İce, Winter

İce, Winter

Great Lakes Ice Cover Is Scarce Right Now. What Does It Mean For the Rest of Winter? | The Weather Channel - Articles from The Weather Channel | weather.com

Great Lakes #ice cover is scarce right now. What does it mean for the rest of #winter? @TomNiziol has the perspective:

1/13/2021 11:28:00 PM

Great Lakes ice cover is scarce right now. What does it mean for the rest of winter? TomNiziol has the perspective:

You have to squint to find ice cover in the Great Lakes. We explain why that's important. - Articles from The Weather Channel | weather.com

Winter StormGreat Lakes Ice Cover Is Scarce Right Now. What Does It Mean For the Rest of Winter?ByTom Niziolless than an hour agoThis visible satellite image on Jan. 13, 2021, shows parts of the ice-free Great Lakes that are unobscured by cloud cover.

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(NOAA/CIRA/RAMMB)At a GlanceOnly a few small parts of the Great Lakes are ice covered right now.Ice cover usually ramps up this time of year, but won't happen in the near future.The lack of ice cover could have two main impacts through spring.About halfway through January there is still precious little ice cover on the Great Lakes, and that could have significant impacts on the rest of winter and spring.

At a time when the Great Lakes historically sees the greatest gains in ice cover, this season has yet to get on the ice-making train.Only 2.1% of the Great Lakes are covered by ice, behind the average-to-date of about 12%, according to an analysis from NOAA's Great Lakes Environmental Research Laboratory. headtopics.com

Last year's ice cover was also behind at this point, but there was about 5% ice cover then.Weekly Great Lakes ice coverage (blue bars) compared to the 1980-2009 average (green line) as of Jan. 12, 2021. Ice coverage was below average for the second week of January.

(Environment Canada)Currently, ice is only in shallower bays – in parts of Green Bay and Saginaw Bay – as well as in a few nearshore areas along Lake Superior in northern Wisconsin and Michigan's Upper Peninsula.An analysis of Great Lakes ice cover (in shades of gray) and water temperature where ice is not present on Jan. 12, 2021. Only parts of Green Bay, Saginaw Bay, and nearshore areas along the Lake Superior shoreline in Wisconsin and Upper Michigan had ice cover.

(NOAA/GLERL)Ice cover on the Great Lakes is most directly linked to temperature. If it’s warm, ice won't form.Temperature departures for Great Lakes locations since Dec. 1 have been, according to the Southeast Regional Climate Center.The warm weather has also contributed to a snowfall deficit in the region.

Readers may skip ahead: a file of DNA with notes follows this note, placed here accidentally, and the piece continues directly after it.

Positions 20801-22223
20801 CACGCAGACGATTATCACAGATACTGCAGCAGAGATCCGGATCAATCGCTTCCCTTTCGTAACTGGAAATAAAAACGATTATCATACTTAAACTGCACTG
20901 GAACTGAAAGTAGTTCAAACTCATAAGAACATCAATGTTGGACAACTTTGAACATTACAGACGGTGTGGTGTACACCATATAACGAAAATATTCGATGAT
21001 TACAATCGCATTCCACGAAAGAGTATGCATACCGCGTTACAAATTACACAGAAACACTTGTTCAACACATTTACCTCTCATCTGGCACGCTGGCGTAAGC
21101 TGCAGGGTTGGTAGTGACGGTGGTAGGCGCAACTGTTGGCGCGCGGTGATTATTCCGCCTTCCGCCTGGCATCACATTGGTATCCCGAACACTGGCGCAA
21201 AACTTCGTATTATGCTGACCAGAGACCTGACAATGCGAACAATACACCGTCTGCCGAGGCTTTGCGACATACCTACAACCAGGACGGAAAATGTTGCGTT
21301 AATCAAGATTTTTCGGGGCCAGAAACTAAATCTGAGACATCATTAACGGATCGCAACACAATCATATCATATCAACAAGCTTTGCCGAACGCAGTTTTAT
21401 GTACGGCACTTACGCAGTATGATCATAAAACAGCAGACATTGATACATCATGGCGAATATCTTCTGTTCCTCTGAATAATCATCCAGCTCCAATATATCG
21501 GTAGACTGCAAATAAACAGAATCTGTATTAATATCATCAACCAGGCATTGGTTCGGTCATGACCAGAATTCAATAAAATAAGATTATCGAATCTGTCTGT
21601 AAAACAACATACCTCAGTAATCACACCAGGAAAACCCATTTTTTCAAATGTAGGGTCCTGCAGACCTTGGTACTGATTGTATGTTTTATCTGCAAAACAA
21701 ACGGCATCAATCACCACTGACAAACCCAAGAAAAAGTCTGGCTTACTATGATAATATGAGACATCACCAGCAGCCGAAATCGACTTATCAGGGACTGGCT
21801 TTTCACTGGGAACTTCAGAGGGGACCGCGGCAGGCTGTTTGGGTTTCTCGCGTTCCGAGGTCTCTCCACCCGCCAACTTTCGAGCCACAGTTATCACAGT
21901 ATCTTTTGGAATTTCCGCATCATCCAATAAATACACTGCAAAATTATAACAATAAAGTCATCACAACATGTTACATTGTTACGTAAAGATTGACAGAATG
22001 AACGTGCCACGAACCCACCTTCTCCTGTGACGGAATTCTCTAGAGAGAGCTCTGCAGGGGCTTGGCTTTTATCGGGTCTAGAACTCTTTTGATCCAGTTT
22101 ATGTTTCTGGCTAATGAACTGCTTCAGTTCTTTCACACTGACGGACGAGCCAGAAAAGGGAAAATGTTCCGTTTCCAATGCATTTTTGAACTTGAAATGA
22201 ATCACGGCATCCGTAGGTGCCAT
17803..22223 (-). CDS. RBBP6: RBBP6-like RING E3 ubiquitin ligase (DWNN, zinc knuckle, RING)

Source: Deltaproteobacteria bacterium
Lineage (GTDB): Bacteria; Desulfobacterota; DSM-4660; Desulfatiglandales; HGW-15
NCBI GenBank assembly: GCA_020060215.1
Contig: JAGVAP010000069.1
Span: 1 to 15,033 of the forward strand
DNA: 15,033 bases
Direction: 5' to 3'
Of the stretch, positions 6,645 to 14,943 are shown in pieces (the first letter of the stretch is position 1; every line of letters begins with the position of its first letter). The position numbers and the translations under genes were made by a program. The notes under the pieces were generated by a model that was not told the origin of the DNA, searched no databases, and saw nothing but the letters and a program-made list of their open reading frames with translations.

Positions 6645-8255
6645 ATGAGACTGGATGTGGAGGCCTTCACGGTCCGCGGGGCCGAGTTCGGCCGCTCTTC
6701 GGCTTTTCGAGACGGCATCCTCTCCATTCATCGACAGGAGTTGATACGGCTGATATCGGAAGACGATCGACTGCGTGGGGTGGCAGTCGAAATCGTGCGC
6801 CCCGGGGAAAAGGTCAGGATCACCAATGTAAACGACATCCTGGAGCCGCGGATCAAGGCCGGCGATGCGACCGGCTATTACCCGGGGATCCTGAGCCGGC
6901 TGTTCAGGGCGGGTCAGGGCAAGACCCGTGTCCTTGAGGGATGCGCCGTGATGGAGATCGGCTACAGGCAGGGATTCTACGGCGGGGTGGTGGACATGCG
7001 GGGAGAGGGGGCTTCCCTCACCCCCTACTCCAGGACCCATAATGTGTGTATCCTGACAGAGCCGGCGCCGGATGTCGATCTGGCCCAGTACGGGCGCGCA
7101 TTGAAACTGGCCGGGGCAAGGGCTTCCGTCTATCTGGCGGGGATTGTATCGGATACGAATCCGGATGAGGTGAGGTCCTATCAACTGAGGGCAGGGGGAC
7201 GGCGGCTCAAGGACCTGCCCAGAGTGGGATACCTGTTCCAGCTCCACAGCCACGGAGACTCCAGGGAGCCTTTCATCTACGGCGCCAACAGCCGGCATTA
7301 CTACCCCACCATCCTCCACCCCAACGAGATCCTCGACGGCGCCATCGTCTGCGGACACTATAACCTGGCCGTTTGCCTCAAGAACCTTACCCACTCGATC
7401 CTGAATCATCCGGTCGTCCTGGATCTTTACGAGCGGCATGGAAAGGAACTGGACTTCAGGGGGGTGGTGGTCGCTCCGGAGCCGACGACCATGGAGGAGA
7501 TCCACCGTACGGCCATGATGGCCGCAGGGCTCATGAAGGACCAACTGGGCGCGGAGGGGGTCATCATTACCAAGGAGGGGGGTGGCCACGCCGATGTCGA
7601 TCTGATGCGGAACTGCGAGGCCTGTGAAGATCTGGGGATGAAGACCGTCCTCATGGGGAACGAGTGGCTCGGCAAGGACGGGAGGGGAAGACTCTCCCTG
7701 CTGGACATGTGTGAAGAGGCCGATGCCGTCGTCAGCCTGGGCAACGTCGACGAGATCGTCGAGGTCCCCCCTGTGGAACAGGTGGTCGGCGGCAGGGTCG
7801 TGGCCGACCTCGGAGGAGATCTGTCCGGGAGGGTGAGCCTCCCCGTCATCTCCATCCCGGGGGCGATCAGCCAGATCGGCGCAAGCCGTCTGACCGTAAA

Marquette, Michigan, one of the snowiest place in the U.S., is running a snowfall deficit nearing 3 feet.Much of that has to due to the lack of lake-effect snow, which needs to have cold air moving over the lakes to develop.Other Great Lakes locations are showing the same lack of snow. headtopics.com

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AdvertisementMarquette, Buffalo and Erie, all snowfall giants, have received a half inch of snow or less so far in January, typically the snowiest month for these locations.Season-to-date snowfall (blue bars), average-to-date (gray bars) and seasonal snowfall deficits (red bars) for five Great Lakes snowbelt cities. From left to right, Marquette, Michigan; Grand Rapids, Michigan; Erie, Pennsylvania; Buffalo, New York; and Syracuse, New York.

(Data: NOAA/NWS)The short-term outlook doesn't look promising for significant ice cover growth. The latest 6-10 day NOAA temperature outlook shows above-average temperatures across the Great Lakes region.This medium-range temperature outlook from NOAA's Climate Prediction Center issued on Jan. 12, 2021, called for warmer-than-average temperatures over the Great Lakes.

(Forecast: NOAA/CPC)Potential Impacts Through SpringWhat does all of this mean for Great Lakes residents?A lack of ice cover means more open water to release heat and moisture into any cold air that passes over the lakes. That could lead to an increased chance for lake-effect snow later in the season on lakes such as Erie that typically ice over by early February.

But you can have relatively warm open water as a source for the moisture to produce the snow, but if cold air masses don't move over that warm, ice-free water, you won’t get snow.Another concern is shore protection. A stable, well-established build-up of ice protects the shore from erosion during winter storms. Without it, lakeshore properties are more vulnerable. headtopics.com

Still capture of drone video showing significant erosion along the Lake Michigan shore in Stevensville, Michigan, in early February 2020.(Cody Krieger/Kreeeg Media)last year’s record or near-record levels.However, they are all above average for this time of the year. Lake Erie and the Lake Michigan-Huron complex are over 2 feet above average.

The combination of less ice cover to protect shorelines and higher water levels increases the potential for water and wave damage if storms with strong winds impact the region.The Weather Company’s primary journalistic mission is to report on breaking weather news, the environment and the importance of science to our lives. This story does not necessarily represent the position of our parent company, IBM.

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